Make Moving with the Family Easier

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Today is the third component in our ongoing guest blogging. I’d like to welcome Alexis Hall. Alexis is a single mom to three kids. She created SingleParent.info to provide support and advice for the many families out there with only one parent in the household.

How to Make Moving With Children Easier and Happier for the Whole Family

Moving to a new home, and often, to a new city entirely, is simply a part of life. Making a move may feel simple when you’re single or a couple without kids, but it takes on a whole new meaning when you have children. If your family is planning a move, know that it can be an overall positive experience using these tips to help along the way.

Finding Your Family Home

As you start searching, you may come to realize that your ideal home is different from what you wanted before having kids. Before making any big decisions, spend a little time researching the best prices and neighborhoods in your region. The average sale price for homes in Fairfield, CA, is $475,000.

With this information in hand, start your home search with a few key points in mind:

Get to Know the Neighborhood: The neighborhood your family ends up in is just as important as the house itself. Think about your family’s lifestyle and what matters the most to you. Do you want a neighborhood that is within walking distance to schools or parks, or are you OK with being in a less walkable neighborhood if the streets are quiet and ideal for children? Besides your own unique needs, there are several ways you can tell if a neighborhood is thriving and an overall good place to be. Drive or walk around to see if people are out on the streets walking or biking, if houses tend to look like they have been improved, and if you see churches and signs of city services.

Put Practicality Over Emotions: Buyers often fall in love with a home that feels just right, but then they realize that it doesn’t actually meet their family’s needs. Families with children should look closely at a home’s floor plan and yard. Think about whether you want all the bedrooms on the same level if you have small children, or if you want a flat yard for outdoor play. It’s completely OK to have a “feeling” about a house, but don’t let a feeling cloud your judgment.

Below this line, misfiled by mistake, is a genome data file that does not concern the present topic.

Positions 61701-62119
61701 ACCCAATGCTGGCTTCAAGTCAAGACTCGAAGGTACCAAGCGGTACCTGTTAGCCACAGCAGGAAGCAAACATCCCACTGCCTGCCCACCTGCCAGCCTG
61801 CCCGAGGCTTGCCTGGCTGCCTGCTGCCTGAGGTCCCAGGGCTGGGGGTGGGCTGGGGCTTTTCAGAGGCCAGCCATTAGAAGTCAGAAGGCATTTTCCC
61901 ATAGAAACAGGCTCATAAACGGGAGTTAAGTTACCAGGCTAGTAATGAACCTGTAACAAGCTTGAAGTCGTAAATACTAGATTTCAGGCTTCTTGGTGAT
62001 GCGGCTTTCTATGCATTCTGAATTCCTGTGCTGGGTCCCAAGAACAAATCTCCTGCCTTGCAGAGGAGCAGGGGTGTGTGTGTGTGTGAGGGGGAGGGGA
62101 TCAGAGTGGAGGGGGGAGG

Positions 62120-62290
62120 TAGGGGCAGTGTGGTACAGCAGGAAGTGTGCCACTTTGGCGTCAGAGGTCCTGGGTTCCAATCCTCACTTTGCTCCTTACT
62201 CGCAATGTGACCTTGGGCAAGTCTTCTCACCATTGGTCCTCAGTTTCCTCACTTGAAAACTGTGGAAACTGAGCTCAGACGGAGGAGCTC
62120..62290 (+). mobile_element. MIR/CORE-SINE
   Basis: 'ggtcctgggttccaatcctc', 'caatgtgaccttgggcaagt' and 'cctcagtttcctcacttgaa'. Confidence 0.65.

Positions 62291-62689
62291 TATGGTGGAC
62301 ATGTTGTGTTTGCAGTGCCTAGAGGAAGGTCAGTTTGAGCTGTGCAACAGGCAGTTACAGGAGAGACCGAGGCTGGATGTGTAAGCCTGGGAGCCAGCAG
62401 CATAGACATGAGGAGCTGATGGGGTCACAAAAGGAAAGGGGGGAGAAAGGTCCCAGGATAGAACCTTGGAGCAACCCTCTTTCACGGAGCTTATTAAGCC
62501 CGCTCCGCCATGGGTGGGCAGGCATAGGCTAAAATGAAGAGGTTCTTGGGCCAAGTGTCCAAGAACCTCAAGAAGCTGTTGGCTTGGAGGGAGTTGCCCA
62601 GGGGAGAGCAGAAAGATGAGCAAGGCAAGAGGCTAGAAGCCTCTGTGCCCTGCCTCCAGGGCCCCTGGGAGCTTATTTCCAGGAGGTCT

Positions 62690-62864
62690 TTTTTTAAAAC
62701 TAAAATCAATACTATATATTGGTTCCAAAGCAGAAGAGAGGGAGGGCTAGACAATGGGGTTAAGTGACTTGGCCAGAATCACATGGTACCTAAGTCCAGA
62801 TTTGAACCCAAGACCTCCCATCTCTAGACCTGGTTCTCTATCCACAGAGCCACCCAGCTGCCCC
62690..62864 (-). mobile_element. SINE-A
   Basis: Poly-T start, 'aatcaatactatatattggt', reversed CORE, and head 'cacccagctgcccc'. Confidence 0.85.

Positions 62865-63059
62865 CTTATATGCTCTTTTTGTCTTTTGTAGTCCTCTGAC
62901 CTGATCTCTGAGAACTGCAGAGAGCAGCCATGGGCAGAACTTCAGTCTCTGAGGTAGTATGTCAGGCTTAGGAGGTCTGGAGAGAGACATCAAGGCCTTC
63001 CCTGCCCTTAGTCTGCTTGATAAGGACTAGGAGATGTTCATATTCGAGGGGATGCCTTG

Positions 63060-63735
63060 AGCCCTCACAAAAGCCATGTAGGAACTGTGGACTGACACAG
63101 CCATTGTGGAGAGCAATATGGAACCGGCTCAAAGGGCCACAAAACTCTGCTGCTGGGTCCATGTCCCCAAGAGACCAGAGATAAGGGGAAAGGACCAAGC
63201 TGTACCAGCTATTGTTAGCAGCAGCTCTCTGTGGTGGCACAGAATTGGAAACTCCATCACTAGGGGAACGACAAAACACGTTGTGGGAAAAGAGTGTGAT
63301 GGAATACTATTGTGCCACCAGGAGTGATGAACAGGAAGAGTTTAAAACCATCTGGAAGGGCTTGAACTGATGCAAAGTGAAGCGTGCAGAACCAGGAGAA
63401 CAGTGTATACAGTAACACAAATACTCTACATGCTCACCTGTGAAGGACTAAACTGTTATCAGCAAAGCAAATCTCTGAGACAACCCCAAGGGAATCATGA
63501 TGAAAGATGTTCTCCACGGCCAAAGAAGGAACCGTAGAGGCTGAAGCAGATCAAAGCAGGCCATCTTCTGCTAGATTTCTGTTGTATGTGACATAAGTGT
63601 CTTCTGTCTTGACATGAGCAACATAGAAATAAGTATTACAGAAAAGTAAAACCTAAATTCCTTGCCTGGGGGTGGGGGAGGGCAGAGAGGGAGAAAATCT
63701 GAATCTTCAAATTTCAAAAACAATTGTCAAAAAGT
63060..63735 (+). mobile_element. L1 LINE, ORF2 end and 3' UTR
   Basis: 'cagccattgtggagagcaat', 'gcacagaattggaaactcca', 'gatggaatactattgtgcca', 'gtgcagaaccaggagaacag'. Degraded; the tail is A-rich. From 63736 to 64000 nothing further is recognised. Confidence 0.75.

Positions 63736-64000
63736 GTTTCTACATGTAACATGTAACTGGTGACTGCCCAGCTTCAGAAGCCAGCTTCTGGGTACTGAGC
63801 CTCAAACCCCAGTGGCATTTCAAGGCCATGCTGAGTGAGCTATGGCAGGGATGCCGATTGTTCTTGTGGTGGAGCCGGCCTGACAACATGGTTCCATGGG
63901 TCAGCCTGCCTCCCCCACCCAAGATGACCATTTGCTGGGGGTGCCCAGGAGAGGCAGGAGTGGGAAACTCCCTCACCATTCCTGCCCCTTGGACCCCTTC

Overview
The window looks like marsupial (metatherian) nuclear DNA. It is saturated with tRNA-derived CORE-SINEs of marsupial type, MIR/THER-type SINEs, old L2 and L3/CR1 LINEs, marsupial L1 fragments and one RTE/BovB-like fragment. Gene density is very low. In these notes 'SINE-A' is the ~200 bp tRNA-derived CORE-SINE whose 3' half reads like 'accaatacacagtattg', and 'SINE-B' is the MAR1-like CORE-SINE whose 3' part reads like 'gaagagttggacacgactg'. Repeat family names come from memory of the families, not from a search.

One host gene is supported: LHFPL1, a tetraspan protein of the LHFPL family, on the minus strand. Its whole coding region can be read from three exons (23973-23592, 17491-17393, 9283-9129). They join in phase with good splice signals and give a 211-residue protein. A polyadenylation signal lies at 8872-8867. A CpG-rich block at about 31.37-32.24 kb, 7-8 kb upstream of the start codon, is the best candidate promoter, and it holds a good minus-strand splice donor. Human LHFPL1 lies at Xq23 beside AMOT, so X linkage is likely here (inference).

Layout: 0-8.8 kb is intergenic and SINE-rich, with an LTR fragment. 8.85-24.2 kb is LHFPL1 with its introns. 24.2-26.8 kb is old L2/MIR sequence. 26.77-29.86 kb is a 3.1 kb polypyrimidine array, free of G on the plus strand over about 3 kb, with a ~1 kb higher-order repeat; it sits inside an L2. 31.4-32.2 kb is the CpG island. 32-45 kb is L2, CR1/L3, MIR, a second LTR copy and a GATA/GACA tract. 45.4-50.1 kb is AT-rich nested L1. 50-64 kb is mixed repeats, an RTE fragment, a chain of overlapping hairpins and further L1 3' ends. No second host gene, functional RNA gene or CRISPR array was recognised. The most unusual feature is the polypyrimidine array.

Managing the Move

Moving can be scary and highly emotional for children. The best approach is to communicate about it with kids as soon as you know you’ll be moving and to keep the conversation going. Kids need to process their feelings about the change. One idea from Scholastic is to encourage them to write in a journal or draw pictures about the move. Kids who are old enough can also get involved in packing. Give them some independence in making choices about how they pack.

Don’t forget that while you are doing plenty of research into your new home and neighborhood, your children may not know what to expect. Spend some time helping your kids get familiar with the new area. Talk about what your new neighborhood has that they will love, and start exploring the area together, if possible. For young children especially, talk about what won’t be changing too. Make sure they know you’re bringing all of their possessions to the new home.

Settling In

When you first move into the new house, unpack your children’s rooms first so they start to get a feel for their own space surrounded by things that are familiar. In the days and weeks to come, help kids adjust to the change by keeping your schedule as routine as possible. You can also do some special family activities in those early days to start creating positive memories in your new home and neighborhood. The Art of Happy Moving blog suggests going to your local library or setting up a lemonade stand to get to know the neighbors.

While moving with children isn’t always ideal, it doesn’t have to be traumatic. You know you’re making the right move, and it will be best for everyone in the long run. There will still be bumps in the road, but these tips will help your whole family bounce back and adjust with less stress.

Photo credit: Pexels

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